The sudden departure of Otmar Szafnauer from Alpine left some members of the Formula One community in shock, but the former team principal has shed light on the exact reason behind his exit. Speaking about his departure from the French team, Szafnauer revealed that a disagreement over the team’s progress timeline ultimately led to his dismissal.
The announcement of Szafnauer’s departure, along with the long-serving sporting director Alan Permane, was made just before the Belgian Grand Prix, catching many by surprise. The team stated that the decision was “mutually” agreed upon, but Szafnauer’s explanation now provides more insight into the situation.
Fernando Alonso gives his opinion of Szafnauer
Two-time F1 champion Fernando Alonso recently broke his silence on his time at Alpine before Szafnauer joined this year from Aston Martin, the Silverstone-based team Alonso will join in 2023.
While Alonso was committed to staying with Alpine, things took a turn when the team hired Otmar Szafnauer, formerly from Aston Martin, as the new American team principal in the 2022 season. Alonso sought a new two-year deal for 2023-2024, but it appears that Szafnauer was more interested in focusing on academy driver Oscar Piastri.
Alonso: Szafnauer had a ‘Lack of commitment to me’
Alonso believed that the team was no longer committed to him, and tensions escalated further with Szafnauer’s recent sacking following two double DNFs (Did Not Finish) for Alpine’s cars in Austria and Silverstone.
Alonso expressed frustration with the slow pace of discussions regarding his contract extension, particularly as he felt he was ready and content with the team’s performance. He criticized the team’s management for their comments about his age and the lack of concrete action on the negotiations.
The failure to retain either Alonso or Piastri left Alpine’s management facing criticism for their handling of the situation. Adding to the confusion, the team announced that Piastri would be driving for them in 2023, only for the young Australian driver to refute the news on Twitter a short while later.
Alonso: Szafnauer needs to ‘be quiet’
Alonso condemned Szafnauer’s behavior, urging him to “be quiet” and suggesting that he should not speak publicly after Aston Martin sacked him and recruited Mike Krack. Since Alonso’s arrival at Aston Martin, the team’s performance has improved dramatically, further adding to the controversy surrounding Alpine’s decisions.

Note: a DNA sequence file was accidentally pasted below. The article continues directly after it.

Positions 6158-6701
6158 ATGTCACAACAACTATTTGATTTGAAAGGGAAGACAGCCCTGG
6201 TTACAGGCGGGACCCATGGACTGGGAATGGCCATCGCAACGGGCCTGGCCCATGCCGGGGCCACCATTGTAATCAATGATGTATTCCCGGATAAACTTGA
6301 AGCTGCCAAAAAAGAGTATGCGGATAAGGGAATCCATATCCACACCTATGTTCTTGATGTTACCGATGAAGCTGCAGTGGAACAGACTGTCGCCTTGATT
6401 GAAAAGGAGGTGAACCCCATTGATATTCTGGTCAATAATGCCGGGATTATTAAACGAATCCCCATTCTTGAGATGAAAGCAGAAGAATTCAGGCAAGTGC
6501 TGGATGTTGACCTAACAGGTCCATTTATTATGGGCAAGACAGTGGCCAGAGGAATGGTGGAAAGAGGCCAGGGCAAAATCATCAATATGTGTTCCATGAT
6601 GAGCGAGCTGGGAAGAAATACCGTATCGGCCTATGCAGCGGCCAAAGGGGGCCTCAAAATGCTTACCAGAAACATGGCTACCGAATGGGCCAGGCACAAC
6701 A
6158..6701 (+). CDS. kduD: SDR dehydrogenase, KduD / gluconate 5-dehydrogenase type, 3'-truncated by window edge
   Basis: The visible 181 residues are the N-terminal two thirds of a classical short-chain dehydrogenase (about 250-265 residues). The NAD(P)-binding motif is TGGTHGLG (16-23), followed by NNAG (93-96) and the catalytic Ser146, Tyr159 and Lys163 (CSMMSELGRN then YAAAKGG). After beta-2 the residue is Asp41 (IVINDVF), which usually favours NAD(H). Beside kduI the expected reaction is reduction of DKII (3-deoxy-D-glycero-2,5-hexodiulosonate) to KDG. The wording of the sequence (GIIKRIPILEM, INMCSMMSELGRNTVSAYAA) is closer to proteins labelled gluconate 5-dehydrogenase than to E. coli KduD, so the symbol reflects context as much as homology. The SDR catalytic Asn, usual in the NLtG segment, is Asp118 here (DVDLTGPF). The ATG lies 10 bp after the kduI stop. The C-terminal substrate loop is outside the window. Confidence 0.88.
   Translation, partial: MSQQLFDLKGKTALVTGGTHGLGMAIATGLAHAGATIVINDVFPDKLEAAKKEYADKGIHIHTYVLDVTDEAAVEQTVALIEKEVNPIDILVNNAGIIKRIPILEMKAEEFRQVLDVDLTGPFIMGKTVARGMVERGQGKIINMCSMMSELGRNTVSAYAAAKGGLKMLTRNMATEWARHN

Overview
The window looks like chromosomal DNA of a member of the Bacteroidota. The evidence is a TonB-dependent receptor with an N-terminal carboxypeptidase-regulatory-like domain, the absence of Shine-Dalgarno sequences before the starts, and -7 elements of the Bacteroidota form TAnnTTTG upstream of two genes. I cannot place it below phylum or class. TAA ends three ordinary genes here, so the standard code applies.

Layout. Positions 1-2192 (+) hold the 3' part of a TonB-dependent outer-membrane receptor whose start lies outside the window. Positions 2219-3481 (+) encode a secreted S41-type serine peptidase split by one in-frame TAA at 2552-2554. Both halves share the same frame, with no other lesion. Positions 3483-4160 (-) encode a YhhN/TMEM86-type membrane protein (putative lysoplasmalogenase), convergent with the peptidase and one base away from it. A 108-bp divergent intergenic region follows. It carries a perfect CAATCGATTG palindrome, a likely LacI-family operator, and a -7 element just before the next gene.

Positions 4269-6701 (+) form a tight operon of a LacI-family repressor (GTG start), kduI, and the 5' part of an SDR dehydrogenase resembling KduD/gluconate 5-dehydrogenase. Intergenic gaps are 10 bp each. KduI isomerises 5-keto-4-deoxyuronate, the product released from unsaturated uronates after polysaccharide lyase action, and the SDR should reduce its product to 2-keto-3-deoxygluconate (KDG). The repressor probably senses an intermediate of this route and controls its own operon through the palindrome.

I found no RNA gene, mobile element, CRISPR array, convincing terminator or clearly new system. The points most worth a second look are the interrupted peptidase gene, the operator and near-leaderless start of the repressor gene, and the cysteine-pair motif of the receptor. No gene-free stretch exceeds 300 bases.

“…he should be quiet. He should not talk at all. After the results of Aston Martin and the results he’s achieving, he’s still talking and still proud of the decision, which is incredible, amazing.” said Alonso.
Szafnauer, however, has implied that his groundwork during his tenure contributed to Aston Martin’s current success.
Exact disagreement with Renault revealed by Szafnauer
In an interview with Speed City Broadcasting, Szafnauer disclosed that the disagreement centered around the time it takes to effect change in Formula One. He explained that with only two drivers but nearly a thousand technicians, engineers, and aerodynamicists, transforming a team’s culture is a gradual process. However, Renault’s bosses wanted quicker results, and that is where the difference in opinion arose.
“It was definitely mutual,” Szafnauer confirmed.
“I laid out the timelines as to how long it takes in F1 to effect change… The timeline wasn’t accepted by the bosses of Renault — they wanted it quicker and that’s what we disagreed upon. So, yeah, mutual.”
The timing and wording of the announcement also drew attention, as Szafnauer was asked to remain in his role until the conclusion of the events in Spa before officially departing. Despite the unexpected turn of events, Szafnauer remained composed and respectful in his explanation.
Future plans for Szafnauer?
Regarding his future plans in Formula One, Szafnauer’s Alpine contract prevents him from joining a rival team for a year. However, he clarified that the contractual restrictions do not bar him from the sport altogether. He expressed his desire to continue contributing to the sport and achieving more milestones.
“I haven’t achieved everything I want to achieve,” Szafnauer stated.
“I was hoping to build a really high-performing team here — I was well on my way to doing it, it’s just unfortunate that all the good people are locked into long-term contracts, and they’re all coming in ’24 and ’25. Hopefully, they’ll still come, but that’s for them to decide now.”
As Alpine continues with its ambitious 100-race plan to contend for world championships, Szafnauer’s departure has raised questions about the team’s direction and the impact on their performance. Currently placed sixth in the World Constructors’ standings after three years into ‘the plan’, the team faces the challenge of maintaining momentum despite the huge senior staff changes made by the team.